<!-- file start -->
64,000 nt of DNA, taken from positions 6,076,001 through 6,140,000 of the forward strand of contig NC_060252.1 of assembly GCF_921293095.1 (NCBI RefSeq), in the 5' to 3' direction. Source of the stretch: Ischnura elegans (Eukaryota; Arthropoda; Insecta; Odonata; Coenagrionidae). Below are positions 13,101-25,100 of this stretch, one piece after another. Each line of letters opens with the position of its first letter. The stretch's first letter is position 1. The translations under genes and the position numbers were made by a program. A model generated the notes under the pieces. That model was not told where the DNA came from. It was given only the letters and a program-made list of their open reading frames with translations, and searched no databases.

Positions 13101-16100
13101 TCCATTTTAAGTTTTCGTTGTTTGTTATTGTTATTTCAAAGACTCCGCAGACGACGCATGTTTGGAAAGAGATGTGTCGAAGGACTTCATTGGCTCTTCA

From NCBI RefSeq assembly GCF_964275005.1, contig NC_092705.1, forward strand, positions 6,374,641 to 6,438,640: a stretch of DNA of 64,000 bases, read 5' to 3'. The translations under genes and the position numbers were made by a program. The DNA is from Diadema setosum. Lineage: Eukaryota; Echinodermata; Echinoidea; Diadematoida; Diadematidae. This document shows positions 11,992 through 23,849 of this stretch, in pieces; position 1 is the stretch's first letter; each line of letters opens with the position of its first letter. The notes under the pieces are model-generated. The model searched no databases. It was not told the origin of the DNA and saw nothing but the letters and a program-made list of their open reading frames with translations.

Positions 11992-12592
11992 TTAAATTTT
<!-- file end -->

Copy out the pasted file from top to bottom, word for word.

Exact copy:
64,000 nt of DNA, taken from positions 6,076,001 through 6,140,000 of the forward strand of contig NC_060252.1 of assembly GCF_921293095.1 (NCBI RefSeq), in the 5' to 3' direction. Source of the stretch: Ischnura elegans (Eukaryota; Arthropoda; Insecta; Odonata; Coenagrionidae). Below are positions 13,101-25,100 of this stretch, one piece after another. Each line of letters opens with the position of its first letter. The stretch's first letter is position 1. The translations under genes and the position numbers were made by a program. A model generated the notes under the pieces. That model was not told where the DNA came from. It was given only the letters and a program-made list of their open reading frames with translations, and searched no databases.

Positions 13101-16100
13101 TCCATTTTAAGTTTTCGTTGTTTGTTATTGTTATTTCAAAGACTCCGCAGACGACGCATGTTTGGAAAGAGATGTGTCGAAGGACTTCATTGGCTCTTCA

From NCBI RefSeq assembly GCF_964275005.1, contig NC_092705.1, forward strand, positions 6,374,641 to 6,438,640: a stretch of DNA of 64,000 bases, read 5' to 3'. The translations under genes and the position numbers were made by a program. The DNA is from Diadema setosum. Lineage: Eukaryota; Echinodermata; Echinoidea; Diadematoida; Diadematidae. This document shows positions 11,992 through 23,849 of this stretch, in pieces; position 1 is the stretch's first letter; each line of letters opens with the position of its first letter. The notes under the pieces are model-generated. The model searched no databases. It was not told the origin of the DNA and saw nothing but the letters and a program-made list of their open reading frames with translations.

Positions 11992-12592
11992 TTAAATTTT